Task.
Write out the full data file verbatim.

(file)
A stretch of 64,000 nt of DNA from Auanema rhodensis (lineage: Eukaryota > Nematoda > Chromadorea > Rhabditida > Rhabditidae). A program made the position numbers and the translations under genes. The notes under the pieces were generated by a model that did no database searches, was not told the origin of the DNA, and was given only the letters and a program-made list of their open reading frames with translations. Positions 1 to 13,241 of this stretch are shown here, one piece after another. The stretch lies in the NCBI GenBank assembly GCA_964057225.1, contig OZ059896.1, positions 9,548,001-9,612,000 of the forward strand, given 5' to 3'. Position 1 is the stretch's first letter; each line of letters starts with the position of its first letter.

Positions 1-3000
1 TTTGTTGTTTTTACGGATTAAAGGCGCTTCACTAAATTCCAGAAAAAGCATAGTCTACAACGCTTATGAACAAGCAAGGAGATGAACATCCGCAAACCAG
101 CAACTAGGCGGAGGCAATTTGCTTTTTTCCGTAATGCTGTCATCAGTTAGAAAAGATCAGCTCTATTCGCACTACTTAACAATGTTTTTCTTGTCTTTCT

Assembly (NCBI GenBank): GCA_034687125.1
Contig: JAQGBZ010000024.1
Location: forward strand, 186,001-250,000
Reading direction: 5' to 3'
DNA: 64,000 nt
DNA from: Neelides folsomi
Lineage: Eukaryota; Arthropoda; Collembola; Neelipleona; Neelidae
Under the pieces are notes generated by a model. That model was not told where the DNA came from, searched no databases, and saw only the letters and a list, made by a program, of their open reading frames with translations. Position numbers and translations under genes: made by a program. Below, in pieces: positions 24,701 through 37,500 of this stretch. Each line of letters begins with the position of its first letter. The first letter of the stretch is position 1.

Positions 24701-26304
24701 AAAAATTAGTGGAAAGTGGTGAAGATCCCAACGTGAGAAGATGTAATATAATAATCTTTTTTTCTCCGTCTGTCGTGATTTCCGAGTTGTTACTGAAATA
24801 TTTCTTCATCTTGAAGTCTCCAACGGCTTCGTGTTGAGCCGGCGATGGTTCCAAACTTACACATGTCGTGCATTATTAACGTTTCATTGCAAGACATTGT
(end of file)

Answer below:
A stretch of 64,000 nt of DNA from Auanema rhodensis (lineage: Eukaryota > Nematoda > Chromadorea > Rhabditida > Rhabditidae). A program made the position numbers and the translations under genes. The notes under the pieces were generated by a model that did no database searches, was not told the origin of the DNA, and was given only the letters and a program-made list of their open reading frames with translations. Positions 1 to 13,241 of this stretch are shown here, one piece after another. The stretch lies in the NCBI GenBank assembly GCA_964057225.1, contig OZ059896.1, positions 9,548,001-9,612,000 of the forward strand, given 5' to 3'. Position 1 is the stretch's first letter; each line of letters starts with the position of its first letter.

Positions 1-3000
1 TTTGTTGTTTTTACGGATTAAAGGCGCTTCACTAAATTCCAGAAAAAGCATAGTCTACAACGCTTATGAACAAGCAAGGAGATGAACATCCGCAAACCAG
101 CAACTAGGCGGAGGCAATTTGCTTTTTTCCGTAATGCTGTCATCAGTTAGAAAAGATCAGCTCTATTCGCACTACTTAACAATGTTTTTCTTGTCTTTCT

Assembly (NCBI GenBank): GCA_034687125.1
Contig: JAQGBZ010000024.1
Location: forward strand, 186,001-250,000
Reading direction: 5' to 3'
DNA: 64,000 nt
DNA from: Neelides folsomi
Lineage: Eukaryota; Arthropoda; Collembola; Neelipleona; Neelidae
Under the pieces are notes generated by a model. That model was not told where the DNA came from, searched no databases, and saw only the letters and a list, made by a program, of their open reading frames with translations. Position numbers and translations under genes: made by a program. Below, in pieces: positions 24,701 through 37,500 of this stretch. Each line of letters begins with the position of its first letter. The first letter of the stretch is position 1.

Positions 24701-26304
24701 AAAAATTAGTGGAAAGTGGTGAAGATCCCAACGTGAGAAGATGTAATATAATAATCTTTTTTTCTCCGTCTGTCGTGATTTCCGAGTTGTTACTGAAATA
24801 TTTCTTCATCTTGAAGTCTCCAACGGCTTCGTGTTGAGCCGGCGATGGTTCCAAACTTACACATGTCGTGCATTATTAACGTTTCATTGCAAGACATTGT